Virginia is a right-to-work state, and its workforce is ready to be recruited and trained to be highly productive. It also boasts a strong work ethic and moderate cost. With a population of more than 8.4 million and a workforce of over 4.2 million, Virginia successfully supports the state’s substantial industry base.
The Commonwealth’s economic diversity and resiliency are its strengths. A diverse industry base is critical to attracting and growing jobs of the 21st Century. The advanced manufacturing, information technology (IT), energy and food and beverage industries represent robust business clusters in which the Commonwealth possesses unique advantages.
With one of the highest concentrations of technology workers in the country, Virginia has become a world-class center for emerging Internet technology, software development, fiber optics and advanced communications companies. As a critical network access point since the early days of the Internet, Virginia plays a key role in supporting today’s global Internet traffic. Virginia hosts prominent commercial Internet exchange points, is the top state for its number of data centers and has been one of the most active data center markets in the country with 70 percent of the world’s Internet traffic passing through data centers in Northern Virginia.
Virginia’s IT industry accounts for more than 180,000 employees at IT companies and is an important component of an estimated 291,000 high-tech jobs, as reported by Cyberstates 2017. IT has a direct economic output of almost $44 billion and supports nearly $38 billion in additional economic output in Virginia. In the past 10 years, over 48,400 jobs have been added in this important sector with investments of more than $13 billion from companies such as Amazon.com, IBM, ADP, Cvent, Digital Realty Trust, DOMA Technologies and Microsoft.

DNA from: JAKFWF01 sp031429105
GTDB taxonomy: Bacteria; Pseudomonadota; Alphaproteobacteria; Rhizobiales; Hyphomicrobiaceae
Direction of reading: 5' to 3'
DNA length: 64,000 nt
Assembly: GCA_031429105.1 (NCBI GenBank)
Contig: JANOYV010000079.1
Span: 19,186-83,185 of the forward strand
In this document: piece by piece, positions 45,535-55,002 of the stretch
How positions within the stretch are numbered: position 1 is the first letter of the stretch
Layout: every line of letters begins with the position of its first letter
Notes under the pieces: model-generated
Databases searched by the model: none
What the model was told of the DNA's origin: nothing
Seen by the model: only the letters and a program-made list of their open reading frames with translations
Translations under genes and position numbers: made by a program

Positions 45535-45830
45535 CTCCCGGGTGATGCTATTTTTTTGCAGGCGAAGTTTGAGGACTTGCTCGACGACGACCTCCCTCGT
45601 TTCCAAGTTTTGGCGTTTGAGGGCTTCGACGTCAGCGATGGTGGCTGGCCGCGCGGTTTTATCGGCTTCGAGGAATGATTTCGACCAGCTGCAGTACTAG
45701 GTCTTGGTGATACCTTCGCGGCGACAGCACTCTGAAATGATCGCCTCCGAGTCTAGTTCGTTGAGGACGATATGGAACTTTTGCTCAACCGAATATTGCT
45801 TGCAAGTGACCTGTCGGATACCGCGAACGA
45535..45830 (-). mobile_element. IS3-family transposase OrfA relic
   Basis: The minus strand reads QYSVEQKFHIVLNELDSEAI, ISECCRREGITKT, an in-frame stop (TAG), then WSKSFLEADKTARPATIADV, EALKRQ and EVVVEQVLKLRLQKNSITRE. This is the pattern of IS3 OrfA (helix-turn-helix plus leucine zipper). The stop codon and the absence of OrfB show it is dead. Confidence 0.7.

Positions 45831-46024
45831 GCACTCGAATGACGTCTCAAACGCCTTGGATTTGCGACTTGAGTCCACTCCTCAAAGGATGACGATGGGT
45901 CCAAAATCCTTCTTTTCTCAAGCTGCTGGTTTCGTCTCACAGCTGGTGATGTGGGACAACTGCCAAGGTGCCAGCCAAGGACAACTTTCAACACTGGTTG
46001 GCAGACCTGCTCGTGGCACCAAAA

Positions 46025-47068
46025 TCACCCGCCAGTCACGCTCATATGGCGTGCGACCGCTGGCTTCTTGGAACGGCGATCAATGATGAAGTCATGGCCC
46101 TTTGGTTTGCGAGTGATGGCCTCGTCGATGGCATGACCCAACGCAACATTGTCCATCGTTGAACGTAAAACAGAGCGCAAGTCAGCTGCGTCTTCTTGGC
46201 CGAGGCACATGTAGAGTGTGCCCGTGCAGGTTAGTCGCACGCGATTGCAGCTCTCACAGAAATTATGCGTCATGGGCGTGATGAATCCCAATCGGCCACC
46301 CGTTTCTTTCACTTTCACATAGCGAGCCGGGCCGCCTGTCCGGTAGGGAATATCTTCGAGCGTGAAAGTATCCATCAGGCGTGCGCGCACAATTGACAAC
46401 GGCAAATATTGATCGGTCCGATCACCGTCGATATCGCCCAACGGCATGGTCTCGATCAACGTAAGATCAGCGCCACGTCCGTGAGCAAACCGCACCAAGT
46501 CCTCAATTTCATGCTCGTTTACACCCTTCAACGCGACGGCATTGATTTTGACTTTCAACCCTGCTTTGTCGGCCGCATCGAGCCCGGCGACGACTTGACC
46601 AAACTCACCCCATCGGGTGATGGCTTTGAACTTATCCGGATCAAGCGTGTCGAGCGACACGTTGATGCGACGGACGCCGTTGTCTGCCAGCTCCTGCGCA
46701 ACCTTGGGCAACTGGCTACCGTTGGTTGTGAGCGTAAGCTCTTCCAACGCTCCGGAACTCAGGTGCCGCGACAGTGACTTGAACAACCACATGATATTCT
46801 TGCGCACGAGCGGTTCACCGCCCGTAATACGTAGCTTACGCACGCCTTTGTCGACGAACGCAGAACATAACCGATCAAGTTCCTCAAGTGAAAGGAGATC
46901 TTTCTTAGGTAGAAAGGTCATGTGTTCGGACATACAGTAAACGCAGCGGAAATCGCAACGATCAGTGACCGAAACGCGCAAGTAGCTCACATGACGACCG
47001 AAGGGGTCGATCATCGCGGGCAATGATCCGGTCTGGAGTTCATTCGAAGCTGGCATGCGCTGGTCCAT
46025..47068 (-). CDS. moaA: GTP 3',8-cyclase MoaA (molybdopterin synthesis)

Business in Virginia is also moving with energy. With its robust, plentiful reserve of natural resources and unique, centralized geographic location, Virginia is home to 400 energy companies with 650 locations across the state. This includes companies in emerging industries such as solar, wind and energy efficiency. Virginia plays a key role in energy domestically and internationally, and is leading the charge to reduce carbon emissions by expanding renewables, promoting nuclear power and increasing access to cleaner burning natural gas. Virginia’s energy sector covers traditional sectors such as power generation and mining, as well as emerging areas like smart grid technology and alternative fuel vehicles.
This vital industry employs more than 28,000 people, primarily in conventional utilities (8,500 employees), conventional fuel mining and processing (5,300 employees) and nuclear equipment and power (6,800 employees). These three sectors comprise 71 percent of all energy employment. Virginia is also the ninth-fastest growing solar jobs market in the country, with job growth jumping 65 percent in the last year alone to 3,236 employees. Electricity is generated by 131 power plants using fossil fuels, nuclear, biomass, natural gas, hydroelectric and municipal waste (methane).
Virginia boasts a rich history and even richer assets. Four centuries after its founding, the Commonwealth continues to pioneer innovation, crafting contemporary programs that bolster economic development performance for the 21st Century. T&ID